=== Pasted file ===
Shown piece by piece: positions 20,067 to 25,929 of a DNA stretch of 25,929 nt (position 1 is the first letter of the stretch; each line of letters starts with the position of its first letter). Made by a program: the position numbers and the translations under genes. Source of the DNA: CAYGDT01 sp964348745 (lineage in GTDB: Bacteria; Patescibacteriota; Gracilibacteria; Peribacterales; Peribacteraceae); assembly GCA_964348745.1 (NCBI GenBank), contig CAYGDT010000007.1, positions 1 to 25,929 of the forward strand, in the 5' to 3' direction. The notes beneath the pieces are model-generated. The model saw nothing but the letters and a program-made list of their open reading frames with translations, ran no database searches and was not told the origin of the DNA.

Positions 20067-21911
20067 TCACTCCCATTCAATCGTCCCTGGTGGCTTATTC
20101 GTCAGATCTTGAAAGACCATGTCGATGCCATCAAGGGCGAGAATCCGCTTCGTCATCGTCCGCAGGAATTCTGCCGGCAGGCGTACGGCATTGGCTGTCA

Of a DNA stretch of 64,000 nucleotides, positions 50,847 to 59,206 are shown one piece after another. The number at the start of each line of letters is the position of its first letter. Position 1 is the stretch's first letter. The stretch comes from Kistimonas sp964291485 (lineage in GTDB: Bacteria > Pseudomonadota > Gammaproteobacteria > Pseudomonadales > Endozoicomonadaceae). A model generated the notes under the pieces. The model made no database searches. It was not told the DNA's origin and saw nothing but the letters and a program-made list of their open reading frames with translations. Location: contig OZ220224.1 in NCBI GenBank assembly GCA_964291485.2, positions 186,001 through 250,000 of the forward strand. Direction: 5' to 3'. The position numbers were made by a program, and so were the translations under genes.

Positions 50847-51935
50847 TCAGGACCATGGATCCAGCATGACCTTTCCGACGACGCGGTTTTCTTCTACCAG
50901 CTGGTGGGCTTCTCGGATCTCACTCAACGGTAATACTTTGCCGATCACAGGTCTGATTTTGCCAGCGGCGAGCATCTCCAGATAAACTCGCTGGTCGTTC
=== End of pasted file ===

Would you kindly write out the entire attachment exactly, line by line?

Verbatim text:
Shown piece by piece: positions 20,067 to 25,929 of a DNA stretch of 25,929 nt (position 1 is the first letter of the stretch; each line of letters starts with the position of its first letter). Made by a program: the position numbers and the translations under genes. Source of the DNA: CAYGDT01 sp964348745 (lineage in GTDB: Bacteria; Patescibacteriota; Gracilibacteria; Peribacterales; Peribacteraceae); assembly GCA_964348745.1 (NCBI GenBank), contig CAYGDT010000007.1, positions 1 to 25,929 of the forward strand, in the 5' to 3' direction. The notes beneath the pieces are model-generated. The model saw nothing but the letters and a program-made list of their open reading frames with translations, ran no database searches and was not told the origin of the DNA.

Positions 20067-21911
20067 TCACTCCCATTCAATCGTCCCTGGTGGCTTATTC
20101 GTCAGATCTTGAAAGACCATGTCGATGCCATCAAGGGCGAGAATCCGCTTCGTCATCGTCCGCAGGAATTCTGCCGGCAGGCGTACGGCATTGGCTGTCA

Of a DNA stretch of 64,000 nucleotides, positions 50,847 to 59,206 are shown one piece after another. The number at the start of each line of letters is the position of its first letter. Position 1 is the stretch's first letter. The stretch comes from Kistimonas sp964291485 (lineage in GTDB: Bacteria > Pseudomonadota > Gammaproteobacteria > Pseudomonadales > Endozoicomonadaceae). A model generated the notes under the pieces. The model made no database searches. It was not told the DNA's origin and saw nothing but the letters and a program-made list of their open reading frames with translations. Location: contig OZ220224.1 in NCBI GenBank assembly GCA_964291485.2, positions 186,001 through 250,000 of the forward strand. Direction: 5' to 3'. The position numbers were made by a program, and so were the translations under genes.

Positions 50847-51935
50847 TCAGGACCATGGATCCAGCATGACCTTTCCGACGACGCGGTTTTCTTCTACCAG
50901 CTGGTGGGCTTCTCGGATCTCACTCAACGGTAATACTTTGCCGATCACAGGTCTGATTTTGCCAGCGGCGAGCATCTCCAGATAAACTCGCTGGTCGTTC